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Outcome of the Trial

t wo big problems arose as the verdict was issued and the dust had settled: what to do with the Templars still in custody, and what to do with the Templars' property. Philip had an all-in-the-family-type solution to this, and he proposed the formation of a new Order on the ruins of the Templars, one with his son on the Grand Master's seat. Even he sensed the animosity of the Council for such an outrageous proposition and he dropped the project.

C lement came up with his solution when he issued his bull Ad Providam on 2 May 1312. In it he stated that the property of the Templars was to go to the Hospitallers, except in the Iberian Peninsula whose kings had struck personal deals with Clement to have the properties there pass on to local Orders. Philip was awarded costs for the burden of having had to arrest and maintain the Templars during the long battle..

I t was no easy task to say that the property was to be the Hospitallers from now on. Kings availed themselves to the defenseless properties of Templars, which were, as we know, of formidable value. For example in England, Edward II sold wood and grain in his own name, paid clerks' wages that were in arrears with Templar funds, and even had meat and fish taken for his coronation from the Templars' stockhouses. Local lords also saw that their moment was come, and they acted on it in a manner much reminiscent of a pack of hyenas attacking a cow. Templar lands, while large and productive, were often given to the Order by grants from rivalling lords. Such grants were a good reason to dispute the donation and place the land in temporary custody which soon turned permanent. Therefore the Hospitallers only received a fraction of what was their due.

O f the famed Templar treasure the Hospitallers got even less. When coffers were opened at the largest preceptories, they were primarily empty. Even given that the loss of Acre, being the last in a long series of hardships, had caused a negative cash flow along with the necessary evacuation of Palestine, the small amount of liquid assets led to an ongoing controversy over the large fortune the Order amassed in its days of glory.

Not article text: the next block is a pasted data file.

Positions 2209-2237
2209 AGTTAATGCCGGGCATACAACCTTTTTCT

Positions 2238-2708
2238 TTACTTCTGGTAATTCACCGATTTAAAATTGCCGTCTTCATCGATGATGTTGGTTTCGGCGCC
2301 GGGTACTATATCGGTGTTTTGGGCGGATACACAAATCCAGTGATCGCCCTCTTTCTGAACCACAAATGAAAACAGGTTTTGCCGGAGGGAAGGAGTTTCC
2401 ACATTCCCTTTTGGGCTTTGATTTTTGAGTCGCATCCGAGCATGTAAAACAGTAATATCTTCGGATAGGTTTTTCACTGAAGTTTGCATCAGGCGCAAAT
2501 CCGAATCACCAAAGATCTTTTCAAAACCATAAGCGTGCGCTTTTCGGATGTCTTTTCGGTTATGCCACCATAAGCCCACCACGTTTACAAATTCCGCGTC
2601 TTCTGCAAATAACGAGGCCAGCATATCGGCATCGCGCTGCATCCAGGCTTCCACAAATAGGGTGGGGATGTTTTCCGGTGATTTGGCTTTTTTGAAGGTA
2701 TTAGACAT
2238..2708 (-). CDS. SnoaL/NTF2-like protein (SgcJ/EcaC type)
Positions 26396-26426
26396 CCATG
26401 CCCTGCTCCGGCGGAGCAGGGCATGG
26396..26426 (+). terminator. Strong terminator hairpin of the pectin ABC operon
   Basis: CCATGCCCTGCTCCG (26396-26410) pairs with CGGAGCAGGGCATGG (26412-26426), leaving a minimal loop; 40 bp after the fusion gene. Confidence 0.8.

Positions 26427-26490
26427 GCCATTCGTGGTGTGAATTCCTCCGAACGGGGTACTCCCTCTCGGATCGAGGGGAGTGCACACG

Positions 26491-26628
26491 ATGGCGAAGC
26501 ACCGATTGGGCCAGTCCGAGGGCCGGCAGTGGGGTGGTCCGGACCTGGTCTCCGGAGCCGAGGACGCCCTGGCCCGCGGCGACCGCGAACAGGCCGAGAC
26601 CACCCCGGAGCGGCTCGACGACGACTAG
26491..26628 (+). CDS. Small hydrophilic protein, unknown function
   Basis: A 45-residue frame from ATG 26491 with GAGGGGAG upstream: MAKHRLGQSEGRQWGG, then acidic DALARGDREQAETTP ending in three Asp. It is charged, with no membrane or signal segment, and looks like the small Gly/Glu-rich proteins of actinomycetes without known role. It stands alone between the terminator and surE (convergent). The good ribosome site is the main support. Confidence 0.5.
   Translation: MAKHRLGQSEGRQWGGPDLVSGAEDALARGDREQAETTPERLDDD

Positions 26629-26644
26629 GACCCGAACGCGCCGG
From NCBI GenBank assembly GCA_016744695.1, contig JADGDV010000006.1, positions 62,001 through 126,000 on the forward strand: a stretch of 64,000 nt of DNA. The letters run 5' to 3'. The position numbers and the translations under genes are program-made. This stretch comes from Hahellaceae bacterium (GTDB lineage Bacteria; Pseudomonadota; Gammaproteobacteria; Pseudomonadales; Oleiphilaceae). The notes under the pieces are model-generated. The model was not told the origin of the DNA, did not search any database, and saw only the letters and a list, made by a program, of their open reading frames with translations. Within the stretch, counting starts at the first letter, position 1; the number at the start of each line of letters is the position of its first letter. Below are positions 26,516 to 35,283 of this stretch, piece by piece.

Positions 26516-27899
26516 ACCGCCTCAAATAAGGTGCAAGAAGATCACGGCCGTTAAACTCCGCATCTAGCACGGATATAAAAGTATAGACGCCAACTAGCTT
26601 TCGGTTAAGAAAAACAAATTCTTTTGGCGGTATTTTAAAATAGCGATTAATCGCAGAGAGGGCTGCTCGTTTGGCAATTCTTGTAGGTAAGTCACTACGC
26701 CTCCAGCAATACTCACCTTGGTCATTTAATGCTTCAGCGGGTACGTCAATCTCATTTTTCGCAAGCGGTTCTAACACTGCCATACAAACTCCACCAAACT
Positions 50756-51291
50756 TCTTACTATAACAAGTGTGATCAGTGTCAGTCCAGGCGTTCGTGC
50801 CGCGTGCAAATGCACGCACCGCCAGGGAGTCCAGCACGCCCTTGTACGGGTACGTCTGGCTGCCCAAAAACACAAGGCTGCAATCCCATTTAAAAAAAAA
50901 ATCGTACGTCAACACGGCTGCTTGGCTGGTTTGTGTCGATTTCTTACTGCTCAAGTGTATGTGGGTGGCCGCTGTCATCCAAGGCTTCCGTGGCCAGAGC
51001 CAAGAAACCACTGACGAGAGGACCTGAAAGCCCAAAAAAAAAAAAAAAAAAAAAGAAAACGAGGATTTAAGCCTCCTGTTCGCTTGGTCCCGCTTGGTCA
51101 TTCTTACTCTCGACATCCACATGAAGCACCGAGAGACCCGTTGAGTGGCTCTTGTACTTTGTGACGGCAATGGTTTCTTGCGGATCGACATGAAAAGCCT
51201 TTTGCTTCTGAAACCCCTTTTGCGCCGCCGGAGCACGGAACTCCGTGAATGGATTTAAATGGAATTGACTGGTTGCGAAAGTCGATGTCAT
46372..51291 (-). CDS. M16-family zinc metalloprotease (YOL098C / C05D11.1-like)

A s to the Templars in custody, a two-tier approach was adopted. All leaders were to be judged by the papal authorities, and all brothers were to be left to the hands of the local authorities. The low-rank brothers were treated with much lenience, as they were allowed to reside in Templar houses and draw on Templar funds for their upkeep. In 1317 ex-Templars were given permission to join the Hospitallers, and in 1318 Franciscans and Dominicans in the Naples region were instructed to support surviving Templars. The Order of Jesus Christ in Portugal, which actually was the Templars under a new brand name, even retained Templar ranks. ($64,000 question: ever wonder why Christopher Columbus had a red cross on the sails of his ships? Right. He was a member of the Order of Jesus Christ.) There are records of Templars living in scattered sites around Europe, for example there were 12 Templars drawing pension in England in 1338, and the last surviving Templar on record was one Berengar dez Coll in the preceptory of Mas Deu in Roussillon, France.

L eaders were still hoping for the Order to continue, either in new form or underground, but such hopes were crushed when Jacques de Molay, Geoffroi de Charnay, Hugues de Pairaud and Geoffroi de Gonneville went to be interrogated by papal authorities. Expecting a life sentence, De Molay and de Charnay revoked their testimonies and were sentenced to be burned at stake.

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